Since its premiere in January at the Sundance Film Festival, film critics have been falling over themselves to lavish love upon Richard Linklater’s (almost) unanimously adored Boyhood. The film has an astonishing 99 per cent approval rating at reviews aggregator Rotten Tomatoes, and without further ado, allow me to add my own gushing praise to the chorus: Boyhood is a sublime meditation on childhood, parenting, and the passing of time. It’s a time-lapse experiment that succeeds brilliantly, creating an unforgettable and very special cinematic experience that’s sure to be included in my Top Ten films of this year.
The danger, of course, is that all this adulation sets expectations far too high. This runs the risk of spoiling viewers’ very personal discovery of an intimate and unassuming low budget film which is also ambitious and poetic.
Shot over twelve years in Linklater’s home state of Texas, with the same central cast reconvening for a few days each year, the film traces the growth of a clear-eyed, sensitive but fairly ordinary American boy, Mason (Ellar Colltrane). We first meet him as a dreamy, snub-nosed six-year-old and leave him, 165 transportive minutes later, as a gangly but self-aware eighteen-year-old, eating hash cookies and philosophising about ‘being in the moment’ on his first day at college.
Joining Mason on this journey through time are his older sister, played by Linklater’s own sparky daughter, Lorelei (who, it must be said, looks nothing like the family she’s supposed to be related to in this film – but I guess that happens in real life), and their divorced parents, played superbly by a low-gloss Patricia Arquette and an increasingly weary-looking Ethan Hawke. The adults’ own ageing and development, as they fumble and learn through difficult careers and failed marriages (Arquette’s character, in particular, attracts drunks and dogmatic dickheads like flypaper) is just as interesting as the boy’s.
Boyhood is shot in naturalistic style (on 35mm film rather than digitally) by frequent Linklater cinematographer Lee Daniel (together with Shane Kelly), and edited by Sandra Adair, who has cut his other major works (including Dazed and Confused, School of Rock and the Before Sunrise trilogy). It finds visual beauty not just in the natural wonders of the rock pools and mountain hikes on occasional display, but also in the everyday brick-and-tile bungalows of middle class suburbia, and the flat streets where Mason wheels around on his bicycle, and later, in his beat-up old car, getting drunk, kissing girls, and wondering at the hypocrisy of adults.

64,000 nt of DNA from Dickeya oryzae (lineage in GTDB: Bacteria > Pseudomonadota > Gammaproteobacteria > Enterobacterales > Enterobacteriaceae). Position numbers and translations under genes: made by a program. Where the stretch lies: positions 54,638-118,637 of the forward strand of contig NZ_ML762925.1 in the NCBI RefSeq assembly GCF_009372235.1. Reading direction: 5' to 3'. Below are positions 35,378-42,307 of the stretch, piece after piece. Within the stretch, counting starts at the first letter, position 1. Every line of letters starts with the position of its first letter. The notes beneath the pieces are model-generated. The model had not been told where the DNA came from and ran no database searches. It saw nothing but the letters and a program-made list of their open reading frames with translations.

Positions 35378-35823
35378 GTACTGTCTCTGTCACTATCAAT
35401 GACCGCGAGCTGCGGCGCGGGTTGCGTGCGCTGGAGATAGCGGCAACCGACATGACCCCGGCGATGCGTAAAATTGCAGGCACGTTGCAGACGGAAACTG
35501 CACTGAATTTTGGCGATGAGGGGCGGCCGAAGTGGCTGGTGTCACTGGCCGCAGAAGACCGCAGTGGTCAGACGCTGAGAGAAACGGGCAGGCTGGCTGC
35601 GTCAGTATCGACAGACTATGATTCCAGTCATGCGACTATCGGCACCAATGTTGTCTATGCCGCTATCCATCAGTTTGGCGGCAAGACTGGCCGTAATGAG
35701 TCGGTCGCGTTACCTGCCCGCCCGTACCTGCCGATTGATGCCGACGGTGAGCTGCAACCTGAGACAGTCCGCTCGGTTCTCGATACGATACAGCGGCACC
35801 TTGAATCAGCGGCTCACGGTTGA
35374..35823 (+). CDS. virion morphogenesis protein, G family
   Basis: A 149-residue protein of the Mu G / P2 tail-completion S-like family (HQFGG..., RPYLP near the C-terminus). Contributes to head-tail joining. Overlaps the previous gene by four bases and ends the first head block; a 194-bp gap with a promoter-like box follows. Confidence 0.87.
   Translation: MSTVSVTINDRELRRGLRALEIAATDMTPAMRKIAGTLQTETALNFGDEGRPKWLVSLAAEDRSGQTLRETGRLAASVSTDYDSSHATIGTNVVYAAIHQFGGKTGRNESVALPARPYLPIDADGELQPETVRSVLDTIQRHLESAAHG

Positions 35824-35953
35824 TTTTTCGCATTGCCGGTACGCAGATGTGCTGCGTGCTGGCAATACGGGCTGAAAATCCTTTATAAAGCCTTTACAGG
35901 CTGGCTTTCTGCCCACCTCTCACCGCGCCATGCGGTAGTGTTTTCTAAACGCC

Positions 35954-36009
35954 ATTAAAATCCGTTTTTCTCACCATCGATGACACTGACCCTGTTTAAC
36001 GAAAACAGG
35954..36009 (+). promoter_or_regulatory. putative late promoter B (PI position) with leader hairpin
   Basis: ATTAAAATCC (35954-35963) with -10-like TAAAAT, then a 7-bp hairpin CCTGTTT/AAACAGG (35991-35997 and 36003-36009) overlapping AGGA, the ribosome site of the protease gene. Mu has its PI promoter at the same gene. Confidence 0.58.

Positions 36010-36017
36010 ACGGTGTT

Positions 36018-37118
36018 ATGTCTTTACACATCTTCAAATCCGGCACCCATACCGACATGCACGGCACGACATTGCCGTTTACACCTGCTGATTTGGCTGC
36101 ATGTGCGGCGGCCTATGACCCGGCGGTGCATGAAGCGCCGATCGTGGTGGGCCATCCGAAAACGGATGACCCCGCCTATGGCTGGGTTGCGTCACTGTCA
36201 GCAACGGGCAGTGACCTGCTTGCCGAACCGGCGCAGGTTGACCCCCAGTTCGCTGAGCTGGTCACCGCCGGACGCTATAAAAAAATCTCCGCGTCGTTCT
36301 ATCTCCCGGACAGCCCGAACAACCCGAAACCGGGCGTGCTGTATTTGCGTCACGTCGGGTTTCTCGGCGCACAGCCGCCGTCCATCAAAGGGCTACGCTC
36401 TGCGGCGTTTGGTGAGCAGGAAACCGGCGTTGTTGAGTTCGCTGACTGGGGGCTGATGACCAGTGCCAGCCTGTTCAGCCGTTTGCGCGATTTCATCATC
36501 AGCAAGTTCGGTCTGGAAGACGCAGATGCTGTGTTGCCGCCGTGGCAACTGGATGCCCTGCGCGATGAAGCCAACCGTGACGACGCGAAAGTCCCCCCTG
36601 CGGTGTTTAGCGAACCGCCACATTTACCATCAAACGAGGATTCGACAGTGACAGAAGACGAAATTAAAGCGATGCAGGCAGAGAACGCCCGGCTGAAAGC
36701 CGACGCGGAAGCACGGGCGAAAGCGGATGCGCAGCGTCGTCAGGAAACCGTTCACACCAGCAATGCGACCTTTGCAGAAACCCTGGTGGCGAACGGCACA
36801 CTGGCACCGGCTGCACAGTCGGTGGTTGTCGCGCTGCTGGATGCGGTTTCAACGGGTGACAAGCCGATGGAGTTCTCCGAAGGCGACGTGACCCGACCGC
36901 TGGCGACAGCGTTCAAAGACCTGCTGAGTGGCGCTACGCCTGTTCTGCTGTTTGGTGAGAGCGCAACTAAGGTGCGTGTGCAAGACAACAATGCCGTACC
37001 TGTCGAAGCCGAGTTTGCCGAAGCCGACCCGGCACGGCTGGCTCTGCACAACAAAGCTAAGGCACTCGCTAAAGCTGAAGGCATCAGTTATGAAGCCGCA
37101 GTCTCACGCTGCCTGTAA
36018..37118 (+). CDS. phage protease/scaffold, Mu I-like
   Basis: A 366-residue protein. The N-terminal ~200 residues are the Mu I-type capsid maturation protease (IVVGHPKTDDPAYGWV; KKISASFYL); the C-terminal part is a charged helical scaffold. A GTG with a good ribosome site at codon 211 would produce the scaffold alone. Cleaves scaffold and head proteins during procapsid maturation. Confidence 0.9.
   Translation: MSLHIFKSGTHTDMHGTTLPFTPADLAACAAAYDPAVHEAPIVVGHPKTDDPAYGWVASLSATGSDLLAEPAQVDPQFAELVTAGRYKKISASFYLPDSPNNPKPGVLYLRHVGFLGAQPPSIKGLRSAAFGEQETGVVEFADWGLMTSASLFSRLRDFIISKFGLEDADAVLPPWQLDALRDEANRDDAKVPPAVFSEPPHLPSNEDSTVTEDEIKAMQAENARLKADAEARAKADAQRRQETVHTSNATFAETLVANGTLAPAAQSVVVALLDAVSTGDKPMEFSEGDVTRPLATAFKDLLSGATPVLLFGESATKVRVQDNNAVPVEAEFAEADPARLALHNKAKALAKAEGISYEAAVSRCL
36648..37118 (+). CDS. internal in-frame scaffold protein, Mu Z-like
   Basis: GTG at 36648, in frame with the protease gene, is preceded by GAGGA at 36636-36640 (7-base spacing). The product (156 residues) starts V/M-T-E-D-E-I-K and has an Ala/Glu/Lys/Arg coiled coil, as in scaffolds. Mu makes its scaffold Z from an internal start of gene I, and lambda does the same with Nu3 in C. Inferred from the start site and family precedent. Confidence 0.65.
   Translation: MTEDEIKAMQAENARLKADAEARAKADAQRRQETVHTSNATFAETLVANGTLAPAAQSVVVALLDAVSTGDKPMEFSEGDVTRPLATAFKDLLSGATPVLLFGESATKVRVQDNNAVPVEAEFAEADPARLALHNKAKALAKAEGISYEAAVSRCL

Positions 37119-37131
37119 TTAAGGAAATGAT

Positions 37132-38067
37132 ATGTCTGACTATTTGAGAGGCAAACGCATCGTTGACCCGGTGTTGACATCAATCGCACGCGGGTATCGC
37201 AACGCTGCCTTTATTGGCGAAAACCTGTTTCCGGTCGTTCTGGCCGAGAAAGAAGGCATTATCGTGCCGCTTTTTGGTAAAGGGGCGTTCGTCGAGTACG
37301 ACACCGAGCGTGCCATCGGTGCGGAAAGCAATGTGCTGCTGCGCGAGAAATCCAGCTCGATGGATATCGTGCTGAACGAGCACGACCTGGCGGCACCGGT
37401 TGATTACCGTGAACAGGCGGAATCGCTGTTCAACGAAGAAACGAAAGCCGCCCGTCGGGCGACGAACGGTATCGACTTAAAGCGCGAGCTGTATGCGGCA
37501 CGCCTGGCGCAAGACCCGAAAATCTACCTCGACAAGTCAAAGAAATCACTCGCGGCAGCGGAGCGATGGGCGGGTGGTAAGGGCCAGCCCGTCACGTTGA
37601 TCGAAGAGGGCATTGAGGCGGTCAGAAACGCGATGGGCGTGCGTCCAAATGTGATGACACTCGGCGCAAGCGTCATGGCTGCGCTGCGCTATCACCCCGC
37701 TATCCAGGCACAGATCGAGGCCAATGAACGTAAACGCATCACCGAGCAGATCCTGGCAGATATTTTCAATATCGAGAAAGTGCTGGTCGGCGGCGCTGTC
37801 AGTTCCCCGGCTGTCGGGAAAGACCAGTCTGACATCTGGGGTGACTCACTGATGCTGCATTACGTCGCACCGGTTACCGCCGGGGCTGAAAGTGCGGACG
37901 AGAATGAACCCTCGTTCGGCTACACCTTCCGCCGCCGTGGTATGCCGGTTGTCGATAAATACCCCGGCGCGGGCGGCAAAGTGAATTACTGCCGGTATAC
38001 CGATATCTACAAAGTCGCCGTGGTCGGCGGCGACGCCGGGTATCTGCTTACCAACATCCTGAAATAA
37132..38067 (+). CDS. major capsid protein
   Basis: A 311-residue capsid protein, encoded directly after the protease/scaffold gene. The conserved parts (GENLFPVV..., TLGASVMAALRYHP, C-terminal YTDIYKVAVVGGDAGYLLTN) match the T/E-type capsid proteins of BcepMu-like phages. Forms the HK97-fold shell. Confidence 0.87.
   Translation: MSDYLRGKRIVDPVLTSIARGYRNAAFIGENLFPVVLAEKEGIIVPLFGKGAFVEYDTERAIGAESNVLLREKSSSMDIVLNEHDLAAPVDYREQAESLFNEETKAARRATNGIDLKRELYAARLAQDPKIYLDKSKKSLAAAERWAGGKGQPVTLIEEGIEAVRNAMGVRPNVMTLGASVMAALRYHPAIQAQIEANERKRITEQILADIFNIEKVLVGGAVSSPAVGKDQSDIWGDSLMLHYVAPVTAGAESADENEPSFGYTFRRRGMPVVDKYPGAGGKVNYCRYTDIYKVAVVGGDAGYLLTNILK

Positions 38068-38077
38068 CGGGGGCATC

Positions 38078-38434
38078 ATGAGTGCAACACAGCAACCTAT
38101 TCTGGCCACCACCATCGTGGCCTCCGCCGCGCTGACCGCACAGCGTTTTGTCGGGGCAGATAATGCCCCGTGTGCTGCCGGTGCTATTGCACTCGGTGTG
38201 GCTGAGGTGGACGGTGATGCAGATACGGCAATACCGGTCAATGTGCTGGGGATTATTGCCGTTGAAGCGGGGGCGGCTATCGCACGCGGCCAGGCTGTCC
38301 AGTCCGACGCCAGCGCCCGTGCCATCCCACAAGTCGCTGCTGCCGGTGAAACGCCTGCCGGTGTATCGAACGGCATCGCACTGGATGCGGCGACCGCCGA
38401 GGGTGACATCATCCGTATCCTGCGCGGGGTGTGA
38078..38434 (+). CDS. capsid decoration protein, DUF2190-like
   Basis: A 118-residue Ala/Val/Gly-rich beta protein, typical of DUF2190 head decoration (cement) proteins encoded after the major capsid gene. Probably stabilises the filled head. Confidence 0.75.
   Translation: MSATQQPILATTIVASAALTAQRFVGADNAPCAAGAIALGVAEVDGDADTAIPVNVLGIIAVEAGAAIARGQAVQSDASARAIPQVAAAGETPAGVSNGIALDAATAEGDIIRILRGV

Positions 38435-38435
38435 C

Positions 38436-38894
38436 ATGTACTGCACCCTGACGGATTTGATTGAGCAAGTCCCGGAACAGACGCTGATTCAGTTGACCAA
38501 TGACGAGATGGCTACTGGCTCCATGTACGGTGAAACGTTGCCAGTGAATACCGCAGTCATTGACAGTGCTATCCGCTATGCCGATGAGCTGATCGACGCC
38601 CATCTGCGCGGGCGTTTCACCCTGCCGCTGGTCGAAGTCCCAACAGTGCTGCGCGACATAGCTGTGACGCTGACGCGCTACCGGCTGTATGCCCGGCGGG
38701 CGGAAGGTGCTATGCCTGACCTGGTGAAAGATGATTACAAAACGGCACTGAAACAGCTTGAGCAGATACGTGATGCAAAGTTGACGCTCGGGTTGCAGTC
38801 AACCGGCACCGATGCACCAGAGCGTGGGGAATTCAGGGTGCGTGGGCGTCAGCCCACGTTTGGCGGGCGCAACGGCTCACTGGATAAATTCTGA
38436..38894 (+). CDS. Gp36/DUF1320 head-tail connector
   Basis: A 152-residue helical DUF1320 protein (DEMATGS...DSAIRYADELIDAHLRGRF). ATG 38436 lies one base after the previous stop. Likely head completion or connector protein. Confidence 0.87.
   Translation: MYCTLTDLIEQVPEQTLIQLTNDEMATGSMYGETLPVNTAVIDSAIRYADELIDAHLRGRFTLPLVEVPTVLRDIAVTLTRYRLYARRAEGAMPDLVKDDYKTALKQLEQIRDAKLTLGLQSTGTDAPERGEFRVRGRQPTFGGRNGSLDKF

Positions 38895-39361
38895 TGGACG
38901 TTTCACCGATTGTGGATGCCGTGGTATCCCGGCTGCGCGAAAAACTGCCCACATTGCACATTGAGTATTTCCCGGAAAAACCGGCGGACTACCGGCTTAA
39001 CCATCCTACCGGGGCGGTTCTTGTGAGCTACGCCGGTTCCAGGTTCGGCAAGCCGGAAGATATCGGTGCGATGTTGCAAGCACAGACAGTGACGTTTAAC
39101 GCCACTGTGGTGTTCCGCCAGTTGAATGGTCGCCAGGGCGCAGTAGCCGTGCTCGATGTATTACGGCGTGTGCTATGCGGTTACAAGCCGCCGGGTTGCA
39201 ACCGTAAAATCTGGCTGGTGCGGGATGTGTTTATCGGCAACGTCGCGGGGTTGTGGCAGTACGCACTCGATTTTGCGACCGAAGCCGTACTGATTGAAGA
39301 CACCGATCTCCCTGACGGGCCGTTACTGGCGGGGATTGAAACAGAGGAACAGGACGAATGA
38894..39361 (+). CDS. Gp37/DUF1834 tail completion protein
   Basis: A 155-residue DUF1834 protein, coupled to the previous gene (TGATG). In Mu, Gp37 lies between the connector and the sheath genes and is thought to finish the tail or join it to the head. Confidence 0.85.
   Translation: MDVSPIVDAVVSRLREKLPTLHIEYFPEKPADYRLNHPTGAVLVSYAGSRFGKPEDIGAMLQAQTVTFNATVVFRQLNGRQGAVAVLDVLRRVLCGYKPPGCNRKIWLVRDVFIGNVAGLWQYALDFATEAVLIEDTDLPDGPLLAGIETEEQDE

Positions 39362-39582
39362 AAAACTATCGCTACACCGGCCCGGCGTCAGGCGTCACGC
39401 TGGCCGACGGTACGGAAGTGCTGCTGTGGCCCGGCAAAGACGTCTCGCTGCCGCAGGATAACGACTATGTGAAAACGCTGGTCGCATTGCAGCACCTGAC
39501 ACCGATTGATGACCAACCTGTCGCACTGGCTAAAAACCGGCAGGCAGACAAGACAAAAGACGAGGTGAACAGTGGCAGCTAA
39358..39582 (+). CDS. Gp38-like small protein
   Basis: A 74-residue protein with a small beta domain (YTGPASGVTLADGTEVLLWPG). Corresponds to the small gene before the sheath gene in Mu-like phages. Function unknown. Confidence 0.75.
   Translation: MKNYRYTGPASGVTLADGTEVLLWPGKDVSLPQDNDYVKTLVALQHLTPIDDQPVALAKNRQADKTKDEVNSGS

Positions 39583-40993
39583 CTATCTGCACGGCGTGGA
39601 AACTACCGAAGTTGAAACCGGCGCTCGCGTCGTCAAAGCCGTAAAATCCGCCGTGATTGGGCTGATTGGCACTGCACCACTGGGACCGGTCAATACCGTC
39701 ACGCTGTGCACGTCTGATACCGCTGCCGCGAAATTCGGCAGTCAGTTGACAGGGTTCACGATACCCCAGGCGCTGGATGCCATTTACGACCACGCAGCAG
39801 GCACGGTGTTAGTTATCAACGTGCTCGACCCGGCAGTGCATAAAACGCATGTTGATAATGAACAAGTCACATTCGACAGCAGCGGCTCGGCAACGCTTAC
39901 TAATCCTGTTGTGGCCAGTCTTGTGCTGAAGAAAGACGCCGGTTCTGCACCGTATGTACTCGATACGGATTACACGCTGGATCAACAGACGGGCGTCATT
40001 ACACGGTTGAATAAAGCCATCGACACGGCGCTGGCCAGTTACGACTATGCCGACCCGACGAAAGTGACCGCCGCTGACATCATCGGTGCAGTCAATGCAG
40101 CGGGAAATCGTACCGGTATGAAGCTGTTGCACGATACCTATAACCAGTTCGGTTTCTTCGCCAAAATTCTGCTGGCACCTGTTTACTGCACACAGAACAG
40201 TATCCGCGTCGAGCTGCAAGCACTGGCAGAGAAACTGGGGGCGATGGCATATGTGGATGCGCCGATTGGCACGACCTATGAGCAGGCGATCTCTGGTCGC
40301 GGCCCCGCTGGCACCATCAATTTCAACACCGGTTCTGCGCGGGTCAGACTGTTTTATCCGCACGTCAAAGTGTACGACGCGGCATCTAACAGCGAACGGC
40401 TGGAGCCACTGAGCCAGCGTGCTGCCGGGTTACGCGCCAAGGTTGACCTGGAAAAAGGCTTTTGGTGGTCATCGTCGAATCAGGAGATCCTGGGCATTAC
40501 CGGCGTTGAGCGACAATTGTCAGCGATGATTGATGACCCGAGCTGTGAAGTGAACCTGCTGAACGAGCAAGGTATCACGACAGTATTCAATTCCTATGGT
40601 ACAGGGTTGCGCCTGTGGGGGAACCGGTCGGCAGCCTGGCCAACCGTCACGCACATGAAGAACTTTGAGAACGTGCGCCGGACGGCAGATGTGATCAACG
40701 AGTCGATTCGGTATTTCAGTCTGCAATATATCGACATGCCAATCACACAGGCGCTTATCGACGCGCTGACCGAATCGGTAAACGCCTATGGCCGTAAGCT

It’s all beautifully evocative of both time and place, but as Nathan Heller’s excellent New Yorker profile of the director observes, ‘Linklater’s notion of cinematic refinement has less to do with virtuosic camerawork than with creating a moment that’s worth capturing.’ This is revealed in the performances, which no doubt derive some of their conviction from the fact that the actors collaborated on the script, and also in the way small moments are allowed to play across faces. An accretion of minor details adds up to a life that passes, as lives do, so fleetingly. It is this depiction of the swift, inexorable passing of time that makes the film so tender and melancholic, without ever being in the slightest bit depressing.
Linklater told Variety that the film was ‘an ongoing collaboration. But the biggest collaborator here, looking back, was time.’ Time, and the changes it brings to our bodies, our souls and our relationships, are a central theme of Linklater’s masterpieces. Boyhood, yes, but also the delightful and wise relationship trilogy featuring Ethan Hawke and Julie Delpy: Before Sunrise, Before Sunset and Before Midnight. Seek them out if you haven’t seen them already.
If there’s anything I learned from Boyhood, it’s how hollow and self-important an adult’s ‘advice’ sounds when it hits a youngster’s ear, especially if it’s delivered with a nagging tone. Mason tries to be patient with his parents when they spout endless admonishments. But it’s the way the adults embody their own choices and values that makes far more of an impression on the boy, and like all kids, he’s going to be his own person, regardless. We’re all first-timers at life, fumbling with the limits of our span on earth.
Boyhood is in national release from 4 September.
Rochelle Siemienowicz is a Melbourne-based film journalist, reviewer and editor.